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Angles and Trigonometry > Trig Identities
Given the definitions of the taxicab trig functions, the next obvious pursuit would be trig identities. Given the definition of cosine and sine, the first immediate identity comes from the taxicab distance function: Alternately dividing through by sine and cosine we can obtain the other Pythagoreanstyle identities: Using the graphs of cosine and sine we can quickly move on to the basic identities involving even and odd function characteristics and the period of the functions. These identities are very similar to the ones we are familiar with in Euclidean geometry.
Sum and Difference Formulas As discussed on the Euclid's Axioms page, SAS congruence for triangles does not hold in modified taxicab geometry. This is simply another way of saying that the Pythagorean Theorem fails. Therefore, the routine proofs of sum and difference formulas are not so routine in this geometry. The first result we will prove is for the cosine of the sum of two angles. The formula given for the cosine of the sum of two angles only takes on two forms; the form used in a given situation depends on the locations of α and β. The notation α ∈ I will be used to indicate α is an angle in quadrant I and similarly for quadrants II, III, and IV. THEOREM 1: cos(α + β) = ±(1 + cosα ± cosβ) where the signs are chosen to be negative when α and β are on different sides of the xaxis and positive otherwise. Proof: Without loss of generality, assume α, β ∈ [0, 8), for if an angle θ lies outside [0, 8), ∃k∈Z such that (θ + 8k) ∈ [0, 8) and use of the identity cos(θ + 8k) = cosθ will yield the desired result upon use of the following proof. All of the subcases have a similar structure. We will prove the subcase α ∈ II, β ∈ III. In this situation 6 ≤ α + β ≤ 10 and we take the negative signs on the righthand side of the equation. Thus, The curious case structure in Theorem 1 is due to the odd combinations of quadrants that determine which sign to choose. The reason for the sign change when α and β are on different sides of the xaxis lies in the fact that a corner of the cosine function is being crossed (i.e. different pieces of the cosine function are being used) to obtain the values of the cosine of α and β. Table 2 summarizes which form of cos(α + β) should be used when.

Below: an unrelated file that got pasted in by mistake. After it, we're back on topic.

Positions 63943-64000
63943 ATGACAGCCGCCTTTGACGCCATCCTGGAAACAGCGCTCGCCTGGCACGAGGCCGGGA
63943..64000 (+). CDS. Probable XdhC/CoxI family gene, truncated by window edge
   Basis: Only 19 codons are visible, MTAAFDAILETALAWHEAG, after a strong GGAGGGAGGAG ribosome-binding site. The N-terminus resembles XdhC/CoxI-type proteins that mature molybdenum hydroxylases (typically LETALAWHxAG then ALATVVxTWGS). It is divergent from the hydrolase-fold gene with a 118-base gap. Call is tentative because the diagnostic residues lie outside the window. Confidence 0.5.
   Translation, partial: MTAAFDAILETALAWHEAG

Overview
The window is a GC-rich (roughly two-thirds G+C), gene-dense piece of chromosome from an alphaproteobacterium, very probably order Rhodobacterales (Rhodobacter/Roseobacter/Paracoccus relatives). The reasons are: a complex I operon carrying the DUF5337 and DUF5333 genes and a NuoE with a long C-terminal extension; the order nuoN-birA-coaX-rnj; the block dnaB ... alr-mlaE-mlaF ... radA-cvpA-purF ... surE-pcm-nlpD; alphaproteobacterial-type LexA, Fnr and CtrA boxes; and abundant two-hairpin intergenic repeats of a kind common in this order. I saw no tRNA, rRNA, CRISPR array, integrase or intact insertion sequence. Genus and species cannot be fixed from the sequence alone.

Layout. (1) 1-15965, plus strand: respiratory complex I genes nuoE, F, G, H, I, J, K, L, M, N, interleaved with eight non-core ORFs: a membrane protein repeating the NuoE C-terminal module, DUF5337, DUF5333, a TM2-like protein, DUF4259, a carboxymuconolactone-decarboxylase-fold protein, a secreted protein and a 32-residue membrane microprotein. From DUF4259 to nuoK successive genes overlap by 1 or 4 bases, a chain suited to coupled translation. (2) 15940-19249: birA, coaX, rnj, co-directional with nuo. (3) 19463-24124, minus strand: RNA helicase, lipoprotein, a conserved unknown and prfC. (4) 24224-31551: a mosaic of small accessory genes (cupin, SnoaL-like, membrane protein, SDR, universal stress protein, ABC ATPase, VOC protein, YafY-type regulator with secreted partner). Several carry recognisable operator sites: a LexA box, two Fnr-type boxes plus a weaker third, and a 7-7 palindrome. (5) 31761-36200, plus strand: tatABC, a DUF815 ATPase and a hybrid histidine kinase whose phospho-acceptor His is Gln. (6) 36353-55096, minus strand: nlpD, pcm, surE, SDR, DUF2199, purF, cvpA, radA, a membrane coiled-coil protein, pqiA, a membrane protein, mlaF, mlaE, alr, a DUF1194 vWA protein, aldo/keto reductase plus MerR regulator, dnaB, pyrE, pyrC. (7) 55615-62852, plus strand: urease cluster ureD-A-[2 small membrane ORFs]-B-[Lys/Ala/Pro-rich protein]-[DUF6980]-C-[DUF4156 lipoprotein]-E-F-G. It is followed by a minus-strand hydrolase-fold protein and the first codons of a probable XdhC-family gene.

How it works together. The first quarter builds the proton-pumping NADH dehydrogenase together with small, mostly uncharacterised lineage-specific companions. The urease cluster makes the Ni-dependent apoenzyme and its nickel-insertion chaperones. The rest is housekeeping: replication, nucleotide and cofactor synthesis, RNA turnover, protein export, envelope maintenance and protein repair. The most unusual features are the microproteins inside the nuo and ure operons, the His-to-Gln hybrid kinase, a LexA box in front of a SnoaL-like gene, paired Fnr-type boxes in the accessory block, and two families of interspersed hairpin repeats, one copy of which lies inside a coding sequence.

We can use Theorem 1 and the relations in Table 1 to establish the analogous sine identity. THEOREM 2: sin(α + β) = ± (1 + sinα ± cosβ) where the signs are chosen to be negative when (α  2) and β are on different sides of the xaxis and positive otherwise. Proof: First, note that sinθ = cos(θ  2). Then, where in the third line, by Theorem 1, the signs are chosen to be negative when (α  2) and β are on different sides of the xaxis and positive otherwise.
THEOREM 3: cos(α  β) = ± (1 + cosα ± cosβ) where the signs are chosen to be negative when α and β are on different sides of the xaxis and positive otherwise. Proof: where in the second line, by Theorem 1, the signs are chosen to be negative when α and β are on different sides of the xaxis and positive otherwise. THEOREM 4: sin(α  β) = ± (1 + sinα ± cosβ) where the signs are chosen to be negative when (α  2) and β are on different sides of the xaxis and positive otherwise. Proof: where in the second line, by Theorem 2, the signs are chosen to be negative when (α  2) and β are on different sides of the xaxis and positive otherwise. Doubleangle Formulas COROLLARY 5: cos(2α) = 1 + 2cosα. (Proof is obvious from Theorem 1.) COROLLARY 6: sin(2α) = 1 + 2cos(α  1). Proof: References [1] Thompson, Kevin and Tevian Dray. Taxicab Angles and Trigonometry, The Pi Mu Epsilon Journal, Worcester, MA. Vol. 11, No. 2 (Spring 2000), pp. 8796. [2] Akça, Ziya and Rüstem Kaya. On the Taxicab Trigonometry, Journal of Institute Of Mathematics and Computer Sciences, Vol. 10, No. 3, pp. 151159. 

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